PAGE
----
Utilizing pasture resources for sub-Arctic agriculture: sustainable livestock production in AlaskaIt is estimated that the globe must produce 100% more food in the next 50 years to meet growing demand while addressing the compounding challenge of climate change. One potential solution to this challenge is to produce more on existing agricultural lands and put more land into production. The extremely cold and dry climate that characterizes much of Alaska has all but removed the state from the state and national discussions of agricultural production and development. Yet despite this apparent incompatibility with traditional agricultural models, some of the largest wild herds of grazing ungulates are indigenous to Alaska - and thriving. This is both a testament to the resilience of grazing systems in general as well as a statement to the suitability of grazing systems specifically for Alaska. To shift the paradigm towards ecological and economic sustainability, we need to develop sustainable agricultural strategies that are specific to this unique ecosystem. A two-fold approach was used in this body of research: Is there an indigenous livestock species that could be economically feasible enterprise option? Is there a grazing management regime for subarctic Alaska that would improve ecosystem services and optimize pasture resources? I conducted an economic feasibility study of farming muskoxen (Ovibos moschatus), a uniquely adapted Arctic ungulate, to address the first question. An enterprise budget was used to estimate the fixed and variable costs and to model different revenue scenarios using six different combinations of qiviut, sold as raw fiber or value added yarn, and livestock sales to estimate the total economic potential of farming muskoxen at two scales, 36 and 72 muskoxen. Farming muskoxen was economically sustainable under several revenue scenarios. The most profitable scenario for either herd size was selling all the qiviut as value added yarn coupled with livestock sales. The enterprise was profitable at either scale assuming all the yarn sold at full retail price. If no livestock were sold, selling the total qiviut harvest as yarn was the only profitable option. When selling raw fiber alone, the break-even point was at a herd size of 124 muskoxen. Economies of scale accounted for a decrease in costs of approximately 21% overall, 30% in labor, and 23% in herd health, as the herd doubled in size. To address the need for grazing management strategies that are both environmentally and economically sustainable in Alaska, I conducted a study to evaluate the potential of intensively managed rotational grazing (IMRG) regimes on sub-arctic pasture. This regime is designed to mimic the short but intense grazing of wild, migratory ungulates that could enhance ecosystem function while optimizing pasture usage and forage growth. I conducted simulated grazing, applied using IMRG methodology, to evaluate above and below ground response to an IMRG regime and to gain insight on the role of grazing disturbance mechanisms on sub-arctic soil and plant health. A full factorial experiment of muskox dung/urine deposition (M), simulated trampling (T), and herbivory (H) (forage clipping), mimicking IMRG timing and intensity, was conducted at the Large Animal Research Station (LARS), UAF. I used a randomized block design with 96-1 m² plots in two established pastures with different soil types, over the 2014 and 2015 grazing seasons. I documented a treatment effect on soil parameters, forage growth, and percentage of bare soil (p<0.05). Soil nitrogen cycling and the Haney Soil Health Index both increased in plots that received a combination M and T or MT and H. The forage yield was consistently increased by MH, MTH, and H treatments. Although the MT and T treatments had a negative impact on forage yield, they had the largest reduction in the amount of bare ground. The data from this simulated study suggest that theories that underpin the IMRG method are potentially useful to producers, in the unique Alaskan subarctic environment.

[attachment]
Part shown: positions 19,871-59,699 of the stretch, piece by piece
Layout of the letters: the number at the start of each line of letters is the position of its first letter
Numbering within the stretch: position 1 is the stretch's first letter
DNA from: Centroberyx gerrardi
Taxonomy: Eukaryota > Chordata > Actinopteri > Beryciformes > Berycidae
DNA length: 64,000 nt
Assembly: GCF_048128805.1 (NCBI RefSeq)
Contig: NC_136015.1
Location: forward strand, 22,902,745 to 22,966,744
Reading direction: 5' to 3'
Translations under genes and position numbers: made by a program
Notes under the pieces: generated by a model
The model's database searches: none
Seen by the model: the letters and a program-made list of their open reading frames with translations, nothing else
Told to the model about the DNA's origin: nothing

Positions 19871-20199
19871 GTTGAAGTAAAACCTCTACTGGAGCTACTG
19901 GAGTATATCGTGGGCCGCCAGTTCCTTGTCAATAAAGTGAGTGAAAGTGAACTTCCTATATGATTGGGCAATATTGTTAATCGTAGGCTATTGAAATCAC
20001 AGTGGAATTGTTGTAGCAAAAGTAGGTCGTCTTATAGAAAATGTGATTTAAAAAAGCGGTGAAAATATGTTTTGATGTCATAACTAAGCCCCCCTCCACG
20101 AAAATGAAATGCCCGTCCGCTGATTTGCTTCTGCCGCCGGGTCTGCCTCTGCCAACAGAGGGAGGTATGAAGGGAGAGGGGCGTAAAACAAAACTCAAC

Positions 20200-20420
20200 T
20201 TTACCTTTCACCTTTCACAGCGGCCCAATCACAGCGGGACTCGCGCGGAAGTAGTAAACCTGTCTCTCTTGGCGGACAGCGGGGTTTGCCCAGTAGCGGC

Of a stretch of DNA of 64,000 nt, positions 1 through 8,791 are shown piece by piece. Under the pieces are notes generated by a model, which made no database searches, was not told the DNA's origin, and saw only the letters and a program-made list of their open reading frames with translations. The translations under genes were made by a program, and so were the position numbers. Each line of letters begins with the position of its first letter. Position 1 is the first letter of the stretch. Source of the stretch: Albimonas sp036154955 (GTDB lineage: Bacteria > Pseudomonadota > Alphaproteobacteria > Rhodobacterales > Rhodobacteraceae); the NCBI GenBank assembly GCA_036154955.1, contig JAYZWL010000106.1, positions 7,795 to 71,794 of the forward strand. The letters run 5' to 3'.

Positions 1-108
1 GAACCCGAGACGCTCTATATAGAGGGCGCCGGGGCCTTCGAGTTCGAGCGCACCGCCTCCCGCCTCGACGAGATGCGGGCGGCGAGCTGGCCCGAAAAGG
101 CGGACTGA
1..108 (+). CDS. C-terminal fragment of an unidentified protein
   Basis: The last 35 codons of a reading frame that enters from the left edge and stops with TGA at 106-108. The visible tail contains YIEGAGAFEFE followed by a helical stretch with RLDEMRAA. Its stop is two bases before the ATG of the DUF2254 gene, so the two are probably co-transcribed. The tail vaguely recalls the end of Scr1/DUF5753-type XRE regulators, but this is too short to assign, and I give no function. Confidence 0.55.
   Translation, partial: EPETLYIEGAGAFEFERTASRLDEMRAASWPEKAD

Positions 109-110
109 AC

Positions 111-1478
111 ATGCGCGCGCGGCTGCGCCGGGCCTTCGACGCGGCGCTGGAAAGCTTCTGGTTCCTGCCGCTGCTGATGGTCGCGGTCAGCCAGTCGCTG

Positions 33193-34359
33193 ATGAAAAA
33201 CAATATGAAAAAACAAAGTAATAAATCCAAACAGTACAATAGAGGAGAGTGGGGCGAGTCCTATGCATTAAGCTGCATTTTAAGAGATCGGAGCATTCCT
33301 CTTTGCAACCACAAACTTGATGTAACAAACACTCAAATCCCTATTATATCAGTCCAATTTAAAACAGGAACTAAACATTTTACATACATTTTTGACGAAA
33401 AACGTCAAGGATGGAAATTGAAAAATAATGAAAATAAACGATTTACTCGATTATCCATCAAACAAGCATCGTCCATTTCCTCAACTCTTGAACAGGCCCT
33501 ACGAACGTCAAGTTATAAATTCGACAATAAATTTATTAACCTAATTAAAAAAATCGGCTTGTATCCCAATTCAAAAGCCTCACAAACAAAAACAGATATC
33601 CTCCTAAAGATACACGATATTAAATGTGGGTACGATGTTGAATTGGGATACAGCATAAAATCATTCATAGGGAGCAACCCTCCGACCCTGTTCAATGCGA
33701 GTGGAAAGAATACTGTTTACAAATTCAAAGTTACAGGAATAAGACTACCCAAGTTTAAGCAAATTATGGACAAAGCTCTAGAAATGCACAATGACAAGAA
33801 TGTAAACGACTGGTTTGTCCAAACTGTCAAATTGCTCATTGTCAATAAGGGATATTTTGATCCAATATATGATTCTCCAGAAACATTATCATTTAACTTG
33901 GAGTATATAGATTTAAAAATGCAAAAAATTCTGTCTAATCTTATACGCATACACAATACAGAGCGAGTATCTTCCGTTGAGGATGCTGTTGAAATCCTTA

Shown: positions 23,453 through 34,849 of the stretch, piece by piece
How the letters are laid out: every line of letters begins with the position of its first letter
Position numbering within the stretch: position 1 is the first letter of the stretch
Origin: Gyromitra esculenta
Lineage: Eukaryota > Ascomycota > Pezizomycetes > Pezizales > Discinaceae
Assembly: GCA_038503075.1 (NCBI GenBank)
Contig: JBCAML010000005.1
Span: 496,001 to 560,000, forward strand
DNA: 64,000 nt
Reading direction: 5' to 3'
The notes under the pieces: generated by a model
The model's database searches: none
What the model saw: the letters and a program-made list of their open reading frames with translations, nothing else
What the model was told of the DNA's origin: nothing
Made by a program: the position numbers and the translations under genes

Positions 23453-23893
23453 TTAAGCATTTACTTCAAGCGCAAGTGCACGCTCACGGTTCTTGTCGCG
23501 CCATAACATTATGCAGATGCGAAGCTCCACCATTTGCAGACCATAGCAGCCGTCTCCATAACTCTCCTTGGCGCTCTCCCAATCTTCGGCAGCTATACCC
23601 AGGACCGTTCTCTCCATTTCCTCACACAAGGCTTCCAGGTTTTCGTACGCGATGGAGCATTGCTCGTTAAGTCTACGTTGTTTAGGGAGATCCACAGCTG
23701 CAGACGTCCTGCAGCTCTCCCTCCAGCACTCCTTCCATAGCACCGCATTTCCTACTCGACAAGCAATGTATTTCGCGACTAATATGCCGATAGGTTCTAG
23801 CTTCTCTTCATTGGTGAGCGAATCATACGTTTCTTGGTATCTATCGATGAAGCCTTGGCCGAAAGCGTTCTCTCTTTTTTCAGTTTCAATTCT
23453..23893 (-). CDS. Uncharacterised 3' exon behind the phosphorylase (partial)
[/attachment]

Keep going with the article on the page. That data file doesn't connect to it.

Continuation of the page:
Temporal and spatial variation of broadleaf forest flammability in boreal AlaskaThe boreal forest is a carbon reservoir containing roughly 40% of the world's reactive soil carbon, which is mainly cycled by wildland fires. Climate warming in boreal Alaska has changed the wildfire regime such that an increase in broadleaf forest relative to conifer forest is likely, which may reduce landscape flammability. However, the current and future flammability of broadleaf forest in a warming climate is not well understood. We used pre-fire and post-fire geospatial data to investigate the flammability of upland boreal forest patches in Interior Alaska in relation to summer weather conditions. Our objectives were to assess burning of broadleaf forest patches during "Normal" vs. "Large Fire Years", by week within a fire season, and by topographic position. Using 30-meter land-cover and fire-severity grids, we estimated the flammability of upland broadleaf forest patches during Large and Normal Fire Years. We then tested for topographic effects using a solar radiation index to eliminate potential deviations within the vegetation. Finally, Moderate Resolution Imaging Spectroradiometer (MODIS) hotspots were used to track the spatial extent of burns during the fire season by examining the periods of fire activity and intensity. Flammability of broadleaf forest patches varied both in time and space. Even during Normal Fire Years, broadleaf forest patches exhibited substantial flammability, with a mean of over 50% patch area burned. Patch flammability was significantly higher during Large Fire Years. Burning of broadleaf patches varied with topographic position and correlated with potential insolation. Broadleaf forest patches burned most frequently in late June-early July. Contrary to "conventional wisdom", broadleaf forest patches in boreal Alaska are susceptible to burning even during Normal Fire Years. With climate warming, the flammability of broadleaf forest is likely to increase due to more extreme fire weather events. Thus, although the frequency of broadleaf forest patches on the landscape is likely to increase with more frequent and severe wildfires, their effectiveness as a fire break may decrease in the future.